We left Massawa on 13.4.2011 planning to reach an anchorage in a suitable bay locally known as a ‘marsa. There are many of these along the coast of varying degrees of difficulty in entrance because of the reefs. The wind varies from NW to NE and from 0 to 35 knots, you just have to take it as it comes. The first night we sailed but the mileage made overnight was not that good because of headwinds but we crossed the Eritrean –Sudanese border without incident keeping safely offshore. By dawn we had arrived in Khor Narawat and we anchored behind the usual flat pancake island which breaks the sea but not the wind. We recovered from the overnight sail; surprisingly one night is more tiring than a few as we don’t get into the rhythm of reversed day and night sleeping.
We spent the next day at anchor and swim and snorkel and walk around the island. “Oukiok,” a French boat in the group, has a dog Zsa Zsa so it was great fun swimming and walking with her. Although the anchorages are bleak and flat the colour of the water is wonderful and there was plenty of coral and fish to see. On 17th April we sailed off at the usual early hour 7.00am as journeys are best made in the morning and arrival in the afternoon because reef spotting is much easier. Surveying and therefore charting are very inaccurate in the Red Sea and GPS may be up to 2nm out so a look out is essential. The next stop is Trinkitat Harbour another marsa where there is a Sudanese naval base who checked us out but did not give any trouble.
Suakin is the next stop an old port with an unusual ruined coral city. We decided not to stay there but press on up the coast and leave the group as we wanted to go a little faster, but I am sure we will meet them all again somewhere en route and we remain in radio contact every day.
We left early again and have a good days sail past Port Sudan, Sudan’s second city. We stayed in the inner channel and the water is flat and with a good wind we make 7-8knots at times. We found another marsa for the night, Marsa Fijab where there is meant to be plenty of bird life but we didn’t see very much and surprisingly in the evening we get a thunderstorm with rather more lightening than is pleasant. Amazingly we were not struck but in these flat Marsas the mast seems very vulnerable.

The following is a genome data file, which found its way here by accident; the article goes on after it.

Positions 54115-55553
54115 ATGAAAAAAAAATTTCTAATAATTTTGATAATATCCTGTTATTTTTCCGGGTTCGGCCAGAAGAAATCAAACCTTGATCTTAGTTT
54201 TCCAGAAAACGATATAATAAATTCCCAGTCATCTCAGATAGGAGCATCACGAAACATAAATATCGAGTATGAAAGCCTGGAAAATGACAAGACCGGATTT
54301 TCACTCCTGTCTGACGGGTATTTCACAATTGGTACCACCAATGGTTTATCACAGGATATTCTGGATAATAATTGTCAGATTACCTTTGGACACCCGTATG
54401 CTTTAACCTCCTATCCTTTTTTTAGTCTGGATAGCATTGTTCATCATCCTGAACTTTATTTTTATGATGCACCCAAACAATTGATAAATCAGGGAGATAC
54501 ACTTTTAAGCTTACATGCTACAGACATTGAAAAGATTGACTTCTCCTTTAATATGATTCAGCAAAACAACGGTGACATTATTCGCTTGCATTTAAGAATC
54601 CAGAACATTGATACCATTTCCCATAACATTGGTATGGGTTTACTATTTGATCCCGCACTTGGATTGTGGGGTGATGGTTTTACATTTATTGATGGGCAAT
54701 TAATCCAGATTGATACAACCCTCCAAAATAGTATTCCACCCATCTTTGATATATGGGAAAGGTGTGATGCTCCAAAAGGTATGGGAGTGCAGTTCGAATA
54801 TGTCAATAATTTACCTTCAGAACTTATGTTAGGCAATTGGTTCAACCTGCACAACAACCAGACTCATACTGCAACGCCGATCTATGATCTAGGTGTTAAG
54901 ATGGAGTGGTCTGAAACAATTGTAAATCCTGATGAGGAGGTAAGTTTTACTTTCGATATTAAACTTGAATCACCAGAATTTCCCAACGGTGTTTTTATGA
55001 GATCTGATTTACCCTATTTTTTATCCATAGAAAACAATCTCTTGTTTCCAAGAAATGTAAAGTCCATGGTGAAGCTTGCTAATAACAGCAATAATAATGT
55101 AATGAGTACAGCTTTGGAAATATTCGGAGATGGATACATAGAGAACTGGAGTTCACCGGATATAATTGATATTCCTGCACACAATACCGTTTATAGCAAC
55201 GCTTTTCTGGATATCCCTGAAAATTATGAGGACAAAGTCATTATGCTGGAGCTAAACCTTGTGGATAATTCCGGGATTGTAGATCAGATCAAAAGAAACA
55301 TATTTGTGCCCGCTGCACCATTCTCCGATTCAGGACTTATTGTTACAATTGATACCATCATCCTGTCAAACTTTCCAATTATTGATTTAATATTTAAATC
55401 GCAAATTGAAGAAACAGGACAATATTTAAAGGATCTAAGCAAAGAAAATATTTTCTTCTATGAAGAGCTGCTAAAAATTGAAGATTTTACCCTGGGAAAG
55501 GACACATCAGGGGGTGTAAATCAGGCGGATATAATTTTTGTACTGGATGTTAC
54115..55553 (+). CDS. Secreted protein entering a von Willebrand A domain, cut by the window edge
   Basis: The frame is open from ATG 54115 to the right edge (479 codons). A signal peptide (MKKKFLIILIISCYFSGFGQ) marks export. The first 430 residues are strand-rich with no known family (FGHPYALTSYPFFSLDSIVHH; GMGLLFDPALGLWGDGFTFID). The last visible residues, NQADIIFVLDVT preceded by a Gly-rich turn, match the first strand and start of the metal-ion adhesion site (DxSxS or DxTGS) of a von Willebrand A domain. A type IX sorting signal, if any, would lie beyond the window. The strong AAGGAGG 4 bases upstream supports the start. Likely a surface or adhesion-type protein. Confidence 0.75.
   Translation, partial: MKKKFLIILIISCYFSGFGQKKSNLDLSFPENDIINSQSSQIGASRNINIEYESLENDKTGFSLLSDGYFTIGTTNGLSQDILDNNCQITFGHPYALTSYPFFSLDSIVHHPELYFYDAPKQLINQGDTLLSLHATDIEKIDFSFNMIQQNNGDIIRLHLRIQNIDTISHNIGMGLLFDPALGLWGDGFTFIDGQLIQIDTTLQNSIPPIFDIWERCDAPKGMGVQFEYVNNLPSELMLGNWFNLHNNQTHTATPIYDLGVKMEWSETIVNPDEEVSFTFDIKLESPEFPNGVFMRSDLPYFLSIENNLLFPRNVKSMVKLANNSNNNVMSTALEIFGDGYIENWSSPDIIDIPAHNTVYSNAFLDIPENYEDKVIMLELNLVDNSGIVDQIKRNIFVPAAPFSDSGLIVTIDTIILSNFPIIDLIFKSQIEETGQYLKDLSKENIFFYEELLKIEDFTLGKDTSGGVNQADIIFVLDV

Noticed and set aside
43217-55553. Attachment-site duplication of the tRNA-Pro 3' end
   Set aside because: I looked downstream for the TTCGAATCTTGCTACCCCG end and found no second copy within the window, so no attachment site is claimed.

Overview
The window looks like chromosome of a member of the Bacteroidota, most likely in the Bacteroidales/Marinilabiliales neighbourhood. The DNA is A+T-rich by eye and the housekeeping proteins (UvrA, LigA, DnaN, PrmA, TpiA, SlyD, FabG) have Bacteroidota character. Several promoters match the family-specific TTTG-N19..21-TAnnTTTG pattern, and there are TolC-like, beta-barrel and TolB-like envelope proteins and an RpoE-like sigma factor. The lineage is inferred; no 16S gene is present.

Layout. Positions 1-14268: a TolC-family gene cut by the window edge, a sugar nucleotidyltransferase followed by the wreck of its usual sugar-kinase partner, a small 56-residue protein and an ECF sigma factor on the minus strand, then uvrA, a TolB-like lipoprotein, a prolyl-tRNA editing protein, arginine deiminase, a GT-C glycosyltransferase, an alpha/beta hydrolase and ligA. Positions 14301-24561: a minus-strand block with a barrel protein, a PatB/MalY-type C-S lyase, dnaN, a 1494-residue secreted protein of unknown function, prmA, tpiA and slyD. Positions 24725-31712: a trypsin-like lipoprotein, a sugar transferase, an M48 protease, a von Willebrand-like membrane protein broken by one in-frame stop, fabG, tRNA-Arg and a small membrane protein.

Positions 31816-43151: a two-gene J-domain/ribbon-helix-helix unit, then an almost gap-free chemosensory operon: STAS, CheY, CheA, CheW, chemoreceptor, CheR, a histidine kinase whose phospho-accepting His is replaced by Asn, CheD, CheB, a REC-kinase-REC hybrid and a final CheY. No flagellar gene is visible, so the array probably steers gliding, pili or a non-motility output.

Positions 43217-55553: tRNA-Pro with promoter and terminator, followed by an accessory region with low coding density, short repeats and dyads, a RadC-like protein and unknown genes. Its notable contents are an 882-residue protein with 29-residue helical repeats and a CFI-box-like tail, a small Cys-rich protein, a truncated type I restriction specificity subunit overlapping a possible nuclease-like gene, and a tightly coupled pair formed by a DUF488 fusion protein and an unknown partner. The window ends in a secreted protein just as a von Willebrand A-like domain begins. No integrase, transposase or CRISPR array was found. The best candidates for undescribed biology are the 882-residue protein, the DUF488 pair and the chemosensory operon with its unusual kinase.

The coast is very dry, truly desert meeting the sea, and very little habitation. We left Marsa Fijabnext the next morning in a 25 knot wind and had a difficult day beating into a strong wind and choppy sea. Our next anchorage was in the lee of three small flat sandy cays, Taila islands, just off the coast with wonderful colours on the water. The sea was calmer but the wind persists. The holding is good and as the wind persists 25-30 kts all the next day we stayed in the relative shelter. We exchanged two T-shirts for three fish from some local fisherman who came by and had a good supper. We left the islands and motored up the coast and navigated a rather complicated route through a series of reefs before reaching the open sea. Luckily it is well charted.
Our final stop in Sudan was Khor Shinab an amazing anchorage surrounded by desert and mountains which made a pleasant change. The landscape is quite lunar and we had hoped to go ashore and climb one of the hills but the wind remained too strong all day despite being quite far inland up the creek. We managed a swim off the boat attached with a floating line …thanks Sue and Jug it has been really useful! Tomorrow we plan to sail until we reach Port Ghalib in Egypt about 300 nm. There is a modern marina there so we can provision and refuel. As usual how long it takes all depends upon the wind and it is not pleasant motoring against a strong headwind and short choppy sea so will just have to wait for a weather window in another marsa or a reef anchorage. The coast is littered with reefs useful for an anchorage but a serious navigations hazard. The Red sea pilot by Elaine Morgan and Stephen Davis (from Hong Kong) is invaluable. Luckily there are many anchorages along the coast where one can wait for the weather and they are all well described in the book with text and a diagram.